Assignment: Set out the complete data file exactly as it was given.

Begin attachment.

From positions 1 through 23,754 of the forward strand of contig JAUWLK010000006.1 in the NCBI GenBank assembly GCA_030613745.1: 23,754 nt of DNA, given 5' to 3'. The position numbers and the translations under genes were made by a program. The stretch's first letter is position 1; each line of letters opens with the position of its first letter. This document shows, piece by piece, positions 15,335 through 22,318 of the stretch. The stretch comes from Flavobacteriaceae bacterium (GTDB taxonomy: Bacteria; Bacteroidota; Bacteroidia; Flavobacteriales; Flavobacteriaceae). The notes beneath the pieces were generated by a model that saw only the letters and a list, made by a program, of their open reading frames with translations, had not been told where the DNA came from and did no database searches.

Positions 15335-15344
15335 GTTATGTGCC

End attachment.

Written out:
From positions 1 through 23,754 of the forward strand of contig JAUWLK010000006.1 in the NCBI GenBank assembly GCA_030613745.1: 23,754 nt of DNA, given 5' to 3'. The position numbers and the translations under genes were made by a program. The stretch's first letter is position 1; each line of letters opens with the position of its first letter. This document shows, piece by piece, positions 15,335 through 22,318 of the stretch. The stretch comes from Flavobacteriaceae bacterium (GTDB taxonomy: Bacteria; Bacteroidota; Bacteroidia; Flavobacteriales; Flavobacteriaceae). The notes beneath the pieces were generated by a model that saw only the letters and a list, made by a program, of their open reading frames with translations, had not been told where the DNA came from and did no database searches.

Positions 15335-15344
15335 GTTATGTGCC